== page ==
In July, at the San Diego Comic-Con, I was able to sit down with Joel Aron, the CG Supervisor for the animated Star Wars show, The Clone Wars. After a long career in feature films for Industrial Light and Magic, Joel made the jump to Lucas Animation to work on The Clone Wars.
Talking to him, he exudes passion for his work, for storytelling, for lighting, for great films, and, above-all, great photography. He’s never seen without a camera around his neck and snaps pictures of everything and portraits of everyone he can get his hands on. (His photography facebook page is a great place to check out his photography work.)
On the show, it’s his job to make sure all of the visuals come together, from design to lighting, all the way down the line. It’s a big job and he seems to fit perfectly into it.
We spoke for a long time and here’s the pertinent portions of our conversation:
Big Shiny Robot!: I always feel at disadvantaged with these interviews – because i haven’t seen what you guys are showing. The look of the show is crazy. Every season – you get in and I say “Wow, this was in improvemenr over the movie, wow this is an improvement over season 1.. season 4 looks even better than season 3, and i thought season 3 looked incredible, just from that clip i saw, with the wind on Ahsoka’s parka – stuff like that – it looked incredible. Can we talk a little bit about evolving look of the show & characters?
Joel Aron: Where we left off (episodes 3.16-3.18 [the Chewbacca episodes]) – we have those two episodes and we knew those episodes have to push even harder. we had to push even really hard with the Nightsisters arc, with Savage Opress right into the Wookiee episodes. after that, we realized that we benchmark the sets – the environments. how the sets become characters. It starts all the way back in design. When we were doing the Padawan Lost episode and learning what we could do, at that point, the designs for season four were well underway. We learned that we could do that now – we found ways to get the studios – primarily the studio does most of the work: CGCG in Taiwan, and Singapore does a few episodes as well). CGCG is moving at such a fast click so it’s really hard to get them to do things that are advancements, so we always have to go in such baby steps. It starts with that design.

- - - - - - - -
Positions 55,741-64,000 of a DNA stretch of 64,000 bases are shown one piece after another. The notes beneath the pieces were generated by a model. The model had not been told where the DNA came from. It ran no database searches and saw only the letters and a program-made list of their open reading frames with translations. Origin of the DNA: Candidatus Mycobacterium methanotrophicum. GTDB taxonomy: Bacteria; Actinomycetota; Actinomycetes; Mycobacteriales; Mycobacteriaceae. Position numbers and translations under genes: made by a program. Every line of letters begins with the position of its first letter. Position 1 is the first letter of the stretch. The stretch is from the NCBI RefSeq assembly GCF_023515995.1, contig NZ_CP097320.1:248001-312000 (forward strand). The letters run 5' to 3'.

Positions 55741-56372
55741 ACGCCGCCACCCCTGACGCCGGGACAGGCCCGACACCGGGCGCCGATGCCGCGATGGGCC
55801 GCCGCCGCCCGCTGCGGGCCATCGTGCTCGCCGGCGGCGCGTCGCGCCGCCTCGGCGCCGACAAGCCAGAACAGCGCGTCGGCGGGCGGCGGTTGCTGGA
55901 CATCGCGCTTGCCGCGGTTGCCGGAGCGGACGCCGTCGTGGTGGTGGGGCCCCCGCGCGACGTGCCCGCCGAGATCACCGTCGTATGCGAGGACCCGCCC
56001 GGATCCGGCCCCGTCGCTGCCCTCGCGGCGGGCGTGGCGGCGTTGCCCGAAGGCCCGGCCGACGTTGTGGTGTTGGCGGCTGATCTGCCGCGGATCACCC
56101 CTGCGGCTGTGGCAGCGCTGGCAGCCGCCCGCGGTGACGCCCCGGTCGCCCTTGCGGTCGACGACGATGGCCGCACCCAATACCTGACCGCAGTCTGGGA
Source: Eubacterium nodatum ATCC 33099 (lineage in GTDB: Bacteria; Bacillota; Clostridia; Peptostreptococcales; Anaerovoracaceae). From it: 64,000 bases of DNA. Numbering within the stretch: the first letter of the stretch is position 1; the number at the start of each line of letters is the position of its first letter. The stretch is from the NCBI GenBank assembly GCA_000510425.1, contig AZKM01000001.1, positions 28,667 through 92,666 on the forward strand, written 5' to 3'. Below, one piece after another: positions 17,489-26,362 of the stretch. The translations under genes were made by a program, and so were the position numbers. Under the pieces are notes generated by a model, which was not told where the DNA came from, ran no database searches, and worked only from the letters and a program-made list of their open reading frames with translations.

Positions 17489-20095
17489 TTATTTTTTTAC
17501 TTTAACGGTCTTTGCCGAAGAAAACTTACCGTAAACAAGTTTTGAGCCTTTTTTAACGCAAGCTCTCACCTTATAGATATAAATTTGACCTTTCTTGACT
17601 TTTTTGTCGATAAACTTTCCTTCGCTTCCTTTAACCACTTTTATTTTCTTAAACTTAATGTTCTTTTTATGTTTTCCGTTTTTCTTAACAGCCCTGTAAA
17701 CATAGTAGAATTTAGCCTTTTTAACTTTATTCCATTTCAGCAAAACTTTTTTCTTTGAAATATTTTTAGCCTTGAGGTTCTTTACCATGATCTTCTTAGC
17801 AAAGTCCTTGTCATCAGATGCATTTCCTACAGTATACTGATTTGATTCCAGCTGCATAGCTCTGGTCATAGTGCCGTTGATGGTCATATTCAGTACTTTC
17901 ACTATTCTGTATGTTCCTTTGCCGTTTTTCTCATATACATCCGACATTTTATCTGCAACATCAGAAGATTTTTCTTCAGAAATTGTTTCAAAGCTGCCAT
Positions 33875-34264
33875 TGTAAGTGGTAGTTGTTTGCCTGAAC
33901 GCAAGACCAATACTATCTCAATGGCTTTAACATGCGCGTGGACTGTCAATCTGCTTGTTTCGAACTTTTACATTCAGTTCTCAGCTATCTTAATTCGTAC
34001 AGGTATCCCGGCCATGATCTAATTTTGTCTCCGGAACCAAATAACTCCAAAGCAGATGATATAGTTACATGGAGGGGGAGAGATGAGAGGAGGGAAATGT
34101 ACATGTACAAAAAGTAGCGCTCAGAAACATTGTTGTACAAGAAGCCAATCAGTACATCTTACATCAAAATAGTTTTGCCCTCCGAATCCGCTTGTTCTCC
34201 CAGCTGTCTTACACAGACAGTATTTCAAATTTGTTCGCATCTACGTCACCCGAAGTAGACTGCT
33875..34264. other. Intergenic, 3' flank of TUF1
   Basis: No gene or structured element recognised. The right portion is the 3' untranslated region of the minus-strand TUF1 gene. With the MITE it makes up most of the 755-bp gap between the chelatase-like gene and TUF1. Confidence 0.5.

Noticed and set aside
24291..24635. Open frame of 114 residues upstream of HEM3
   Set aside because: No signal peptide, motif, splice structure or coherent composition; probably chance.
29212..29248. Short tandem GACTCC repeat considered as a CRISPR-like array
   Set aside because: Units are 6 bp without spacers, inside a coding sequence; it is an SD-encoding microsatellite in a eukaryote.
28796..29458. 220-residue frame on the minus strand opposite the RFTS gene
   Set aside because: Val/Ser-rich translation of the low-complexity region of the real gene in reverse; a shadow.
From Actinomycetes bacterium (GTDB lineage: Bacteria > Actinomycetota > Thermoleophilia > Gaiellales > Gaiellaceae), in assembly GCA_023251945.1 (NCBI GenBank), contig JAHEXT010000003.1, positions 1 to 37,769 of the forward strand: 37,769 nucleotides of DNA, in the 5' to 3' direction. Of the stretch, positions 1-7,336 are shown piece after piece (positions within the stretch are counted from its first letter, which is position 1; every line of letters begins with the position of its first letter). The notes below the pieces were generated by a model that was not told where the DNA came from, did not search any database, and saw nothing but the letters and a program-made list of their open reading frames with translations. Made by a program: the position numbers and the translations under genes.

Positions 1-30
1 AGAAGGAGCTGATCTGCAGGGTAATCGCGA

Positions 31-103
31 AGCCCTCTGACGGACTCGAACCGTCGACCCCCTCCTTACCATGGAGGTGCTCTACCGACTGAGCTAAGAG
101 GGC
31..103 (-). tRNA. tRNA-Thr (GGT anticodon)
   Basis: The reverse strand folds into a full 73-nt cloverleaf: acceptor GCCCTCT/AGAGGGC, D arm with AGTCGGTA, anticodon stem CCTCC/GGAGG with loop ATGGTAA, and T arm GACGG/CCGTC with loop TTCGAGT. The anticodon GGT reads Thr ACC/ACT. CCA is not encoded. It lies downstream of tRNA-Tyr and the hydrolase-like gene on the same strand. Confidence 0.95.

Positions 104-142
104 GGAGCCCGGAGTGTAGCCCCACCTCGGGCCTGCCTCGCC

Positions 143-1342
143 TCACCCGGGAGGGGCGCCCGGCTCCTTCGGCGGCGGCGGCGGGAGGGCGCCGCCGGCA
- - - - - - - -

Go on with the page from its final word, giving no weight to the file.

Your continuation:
So you saw the clip with Death Watch with Ahsoka’s parka blowing in the wind? That’s something we learned to do way back at the end of season 1 but it just looked like an inner tube floating around so we knew that when we were designing that episode, it was about the same time we were finishing 3.16 and 3.18, so we knew we could go in and sculpt. Darren Marshall, one of our sculptors, amazing designer – figured out how that could be designed based on how we knew we could animate it and how we could get the studio to do it in a short period of time. Because the biggest hurdle of all of our characters is that we can add whatever we want to it but the fact of the matter is that the schedule is always going to be the same. So it’s like a gamble – how difficult can we make these characters, or how intricate or how dynamic can we make these characters, but know that it has to fit inside that ten week schedule.
It’s ridiculous it’s the biggest challenge.
BSR!: But as you go forward, it seems you have been able to build one thing and it stays in your toolbox, as it were, so you can build onto that as the show goes on. By the time you hit six or seven seasons, it will look like live action…
JA: You know it’s funny, to joke around a lot – we slowly starting to catch up with what I think – having come from a long list of feature films – I really think we’re catching up to that. I think we’ve finally brought the show up to looking like a feature film. A lot of it is environment – not so much the characters, it’s the environment.
BSR: There were shots in season 2, the Geonosian arc, that I wouldn’t be able to tell from the movie if you showed it to me side by side.
JA: Wait until you see what Dave is going to show you in a few hours. (laughs) You’re going to see something in a few hours that is pretty well done, with the exception of the temp score on it from Empire. It’s almost two-and-a-half minutes of action where you are going think you are watching a Star Wars feature film. You’ll know what I’m talking about when you see it.
BSR!: Is it from one episode or is it a conglomeration?